Air India settles in US to close 10-year price-fixing lawsuit

Air India settles in US to close 10-year price-fixing lawsuit

The litigation lasted a decade, involved tens of thousands of lawyer hours and accumulated more than $1.23 billion in settlements, but the class-action suit against the world’s top airlines has finally drawn to a close.

Air India became the last of more than 30 defendants to settle in the multi-district Air Cargo Shipping Services Antitrust Litigation, agreeing to pay $12.5 million to direct purchasers of air cargo shipping services.

The carrier and Air New Zealand, which settled for $35 million earlier this month, were heading for a September trial, but with all their peers already having settled it was no surprise that these two airlines did the same. Once the court approves the settlements the long-running case will be concluded.

“After more than a decade of relentless effort, we are pleased to add these final settlements to our existing recoveries and achieve justice for those impacted by the defendants’ alleged anti-competitive practices,” said Hollis Salzman, co-lead counsel for the plaintiff class and co-chair of the Antitrust and Trade Regulation practice group at Robins Kaplan.

This was echoed by Brent Landau, partner at Hausfeld and co-counsel. “Our work in this case should send a message to price-fixers that they will be held accountable for the damages caused by their conduct,” he said.

The class-action suit was brought by direct purchasers of air cargo shipping services for shipments to or from the U.S. between Jan. 1, 2000, and Sept. 30, 2006, who have been seeking compensation for alleged overcharges sustained as a result of a price-fixing conspiracy. The conspiracy involved fuel and security surcharges.

The lawsuit began in February 2006, following raids by government investigators worldwide. Hausfeld said criminal prosecutions by the U.S. government resulted in more than $1.8 billion in fines, but no restitution for victims. Instead, compensation for the customers overcharged by the price-fixing conspiracy came from the settlements achieved in the civil litigation.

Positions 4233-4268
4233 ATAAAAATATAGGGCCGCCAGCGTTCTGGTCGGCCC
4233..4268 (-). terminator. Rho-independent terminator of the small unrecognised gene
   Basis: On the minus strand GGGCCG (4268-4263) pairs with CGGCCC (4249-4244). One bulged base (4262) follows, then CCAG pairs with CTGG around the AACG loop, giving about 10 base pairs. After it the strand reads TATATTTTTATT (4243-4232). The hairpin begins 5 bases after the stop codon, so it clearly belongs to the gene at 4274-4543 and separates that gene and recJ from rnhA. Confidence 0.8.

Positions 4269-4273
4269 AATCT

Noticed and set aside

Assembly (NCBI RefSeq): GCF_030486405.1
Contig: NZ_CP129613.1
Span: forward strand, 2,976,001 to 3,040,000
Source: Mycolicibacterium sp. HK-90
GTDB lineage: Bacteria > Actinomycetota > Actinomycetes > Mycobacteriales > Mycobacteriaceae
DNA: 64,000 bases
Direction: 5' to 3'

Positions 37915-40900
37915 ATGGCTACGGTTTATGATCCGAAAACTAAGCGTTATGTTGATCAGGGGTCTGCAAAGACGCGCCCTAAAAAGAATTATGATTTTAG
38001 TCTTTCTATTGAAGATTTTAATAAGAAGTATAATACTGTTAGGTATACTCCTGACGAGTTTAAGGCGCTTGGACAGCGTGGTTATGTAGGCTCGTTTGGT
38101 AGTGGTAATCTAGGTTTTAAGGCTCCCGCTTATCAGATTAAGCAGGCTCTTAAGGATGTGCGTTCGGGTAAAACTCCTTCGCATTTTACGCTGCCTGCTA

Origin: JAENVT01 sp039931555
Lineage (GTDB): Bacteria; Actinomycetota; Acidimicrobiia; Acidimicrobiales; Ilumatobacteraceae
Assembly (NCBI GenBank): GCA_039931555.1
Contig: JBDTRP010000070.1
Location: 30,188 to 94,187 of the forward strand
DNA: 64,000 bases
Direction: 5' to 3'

“As the case progressed, and the plaintiffs expended more resources and gained more knowledge of the workings of the conspiracy, the settlements paid by the airlines as expressed in terms of a percentage of their relevant sales increased. The earliest settlements represented in the range of 2 percent of sales and the final settlement accounted for more than 10 percent of sales,” Hausfeld said in a statement.

Some of the settlements have resulted in huge amounts. The largest fine was paid by Korean Air at $115 million with Polar Air paying $100 million. Taiwan’s EVA Air was hit with a $99 million fine and its compatriot China Airlines paid $90 million to purchasers of its air cargo services. Air France/Martinair was hit for $87 million, Lufthansa for $85 million and Cathay Pacific settled at $65 million.

Ten years of legal work has generated some interesting numbers. Hausfeld, just one of several co-counsels, said its attorneys spent more than 35,000 hours working on the case, which involved more than 18 million pages of documents, approximately 100 depositions, and numerous court appearances.

Lawyers who represent a class in such litigation are generally paid out of the money that's recovered in settlements. According to legal website lawyers.com, a benchmark award generally accepted by the court is approximately 25 percent of the total, which in this case would be $309 million.

Contact Greg Knowler at greg.knowler@ihs.com and follow him on Twitter: @greg_knowler.